Home > politics > policy > More than half of India facing high water stress from over-usage

New Delhi: More than half of India is facing high water stress as farmers and industries compete for the resource in the world’s second-most populous nation, according to the World Resources Institute.

An analysis of 4,000 wells across India showed water levels fell 54% the past seven years. 16% declined more than 1 meter (3.3 feet) a year, Betsy Otto, global director of WRI’s water programme, said Friday.

The northwestern states of Punjab and Haryana, which grow half of India’s rice and 85% of its wheat, are among the most water-stressed, according to WRI. India’s already lost groundwater equal to more than twice the capacity of Lake Mead, the biggest US reservoir, as overuse combined with a lack of replenishment shrank supplies, a NASA study has shown.

Otto spoke in New Delhi at the introduction of an online water tool built by WRI with help from Indian companies and the World Council for Sustainable Business Development that allows users to understand the quality and quantity of ground and surface water across India, Asia’s third-biggest economy.

It shows that almost 600 million people may have to counter supply disruptions as surface water from rivers and lakes declines. India draws 55 cubic miles of groundwater a year, more than a quarter of the global total, according to World Bank data. Agriculture uses the most, growing about 70% of India’s grains with it, followed by industry.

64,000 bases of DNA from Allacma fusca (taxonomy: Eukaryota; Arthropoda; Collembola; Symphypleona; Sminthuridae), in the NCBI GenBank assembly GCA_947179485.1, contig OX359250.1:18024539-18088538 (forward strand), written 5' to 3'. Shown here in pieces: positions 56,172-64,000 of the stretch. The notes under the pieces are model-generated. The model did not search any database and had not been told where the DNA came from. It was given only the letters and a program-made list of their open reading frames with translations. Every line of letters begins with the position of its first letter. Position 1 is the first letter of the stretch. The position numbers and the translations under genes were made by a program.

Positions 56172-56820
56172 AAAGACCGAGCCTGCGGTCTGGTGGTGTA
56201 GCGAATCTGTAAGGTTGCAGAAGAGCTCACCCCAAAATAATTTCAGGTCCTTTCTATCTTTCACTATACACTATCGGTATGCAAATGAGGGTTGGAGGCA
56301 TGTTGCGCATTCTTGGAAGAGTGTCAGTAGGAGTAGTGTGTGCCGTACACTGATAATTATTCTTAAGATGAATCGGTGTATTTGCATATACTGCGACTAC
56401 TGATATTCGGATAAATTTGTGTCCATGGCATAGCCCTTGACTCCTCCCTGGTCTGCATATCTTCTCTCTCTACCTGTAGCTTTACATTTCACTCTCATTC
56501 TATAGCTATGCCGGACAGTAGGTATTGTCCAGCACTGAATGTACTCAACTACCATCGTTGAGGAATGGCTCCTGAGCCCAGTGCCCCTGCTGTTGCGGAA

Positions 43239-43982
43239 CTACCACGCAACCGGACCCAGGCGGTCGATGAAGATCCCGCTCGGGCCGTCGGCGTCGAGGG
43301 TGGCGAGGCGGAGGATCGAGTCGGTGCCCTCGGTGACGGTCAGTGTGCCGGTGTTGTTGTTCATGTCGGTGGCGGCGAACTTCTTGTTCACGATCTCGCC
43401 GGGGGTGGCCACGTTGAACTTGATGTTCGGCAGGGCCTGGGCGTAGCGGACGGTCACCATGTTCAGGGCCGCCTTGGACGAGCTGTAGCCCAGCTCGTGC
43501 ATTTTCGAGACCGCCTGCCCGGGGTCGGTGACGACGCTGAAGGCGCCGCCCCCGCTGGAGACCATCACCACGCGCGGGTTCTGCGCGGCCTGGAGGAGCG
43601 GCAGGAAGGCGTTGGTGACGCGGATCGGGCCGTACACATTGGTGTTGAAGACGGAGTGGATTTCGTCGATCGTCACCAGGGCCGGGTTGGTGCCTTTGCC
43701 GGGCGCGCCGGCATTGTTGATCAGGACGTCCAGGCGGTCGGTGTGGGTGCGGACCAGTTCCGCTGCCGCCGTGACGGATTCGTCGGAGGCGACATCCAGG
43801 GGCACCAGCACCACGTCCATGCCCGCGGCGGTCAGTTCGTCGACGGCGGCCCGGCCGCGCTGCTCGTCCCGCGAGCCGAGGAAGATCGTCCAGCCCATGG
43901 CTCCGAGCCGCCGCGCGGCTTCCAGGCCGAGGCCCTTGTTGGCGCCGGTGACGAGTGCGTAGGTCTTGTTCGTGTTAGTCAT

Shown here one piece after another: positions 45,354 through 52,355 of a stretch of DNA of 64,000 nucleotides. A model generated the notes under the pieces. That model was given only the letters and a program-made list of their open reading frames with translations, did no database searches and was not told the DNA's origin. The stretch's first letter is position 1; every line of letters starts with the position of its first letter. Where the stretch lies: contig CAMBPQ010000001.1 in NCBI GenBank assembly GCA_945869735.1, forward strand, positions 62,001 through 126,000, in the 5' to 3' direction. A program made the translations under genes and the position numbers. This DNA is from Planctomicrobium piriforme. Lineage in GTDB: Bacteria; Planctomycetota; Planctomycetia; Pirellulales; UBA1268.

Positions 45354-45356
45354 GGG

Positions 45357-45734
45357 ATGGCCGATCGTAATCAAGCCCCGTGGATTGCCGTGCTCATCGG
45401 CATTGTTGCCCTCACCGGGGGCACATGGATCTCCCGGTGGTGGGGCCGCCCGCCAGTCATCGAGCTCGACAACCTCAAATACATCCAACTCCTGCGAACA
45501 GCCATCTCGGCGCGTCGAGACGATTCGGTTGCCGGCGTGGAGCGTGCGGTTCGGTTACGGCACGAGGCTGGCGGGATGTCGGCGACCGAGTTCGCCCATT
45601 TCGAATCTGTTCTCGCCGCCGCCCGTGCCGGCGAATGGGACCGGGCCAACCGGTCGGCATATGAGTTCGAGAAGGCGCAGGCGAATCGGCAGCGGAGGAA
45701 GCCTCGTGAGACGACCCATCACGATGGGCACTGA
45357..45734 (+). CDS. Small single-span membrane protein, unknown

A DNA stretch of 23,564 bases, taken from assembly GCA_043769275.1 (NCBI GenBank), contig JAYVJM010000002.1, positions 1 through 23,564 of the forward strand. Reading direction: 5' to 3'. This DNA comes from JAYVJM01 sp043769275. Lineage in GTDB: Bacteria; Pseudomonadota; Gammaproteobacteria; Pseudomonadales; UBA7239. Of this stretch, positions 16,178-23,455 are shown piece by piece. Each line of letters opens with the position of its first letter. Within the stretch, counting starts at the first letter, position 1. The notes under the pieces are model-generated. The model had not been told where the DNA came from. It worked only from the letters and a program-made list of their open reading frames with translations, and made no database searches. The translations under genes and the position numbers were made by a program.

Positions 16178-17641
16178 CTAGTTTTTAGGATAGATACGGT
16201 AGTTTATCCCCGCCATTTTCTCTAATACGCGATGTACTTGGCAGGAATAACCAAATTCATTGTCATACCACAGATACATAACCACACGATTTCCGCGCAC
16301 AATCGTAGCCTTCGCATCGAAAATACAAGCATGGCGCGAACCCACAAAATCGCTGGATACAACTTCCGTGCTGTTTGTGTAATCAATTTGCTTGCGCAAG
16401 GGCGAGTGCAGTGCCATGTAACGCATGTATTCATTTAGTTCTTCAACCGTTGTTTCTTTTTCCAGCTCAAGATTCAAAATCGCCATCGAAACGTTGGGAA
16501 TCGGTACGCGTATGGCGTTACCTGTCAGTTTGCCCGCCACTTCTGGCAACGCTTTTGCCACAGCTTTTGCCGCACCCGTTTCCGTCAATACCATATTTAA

WRI’s tool compiles data from various Indian government departments including the Central Ground Water Board, the India Meteorological Department and Columbia Water Center to help companies measure water risk at their locations.

A day earlier, India said it’s spent Rs5,900 crore ($956 million) on sewage and waste treatment to begin cleaning its threatened waterway, the Ganges River. And the Indian government, operator of the world’s fourth-biggest railway network, announced plans to build more rainwater harvesting tanks and water-vending machines at stations to boost supplies. Bloomberg

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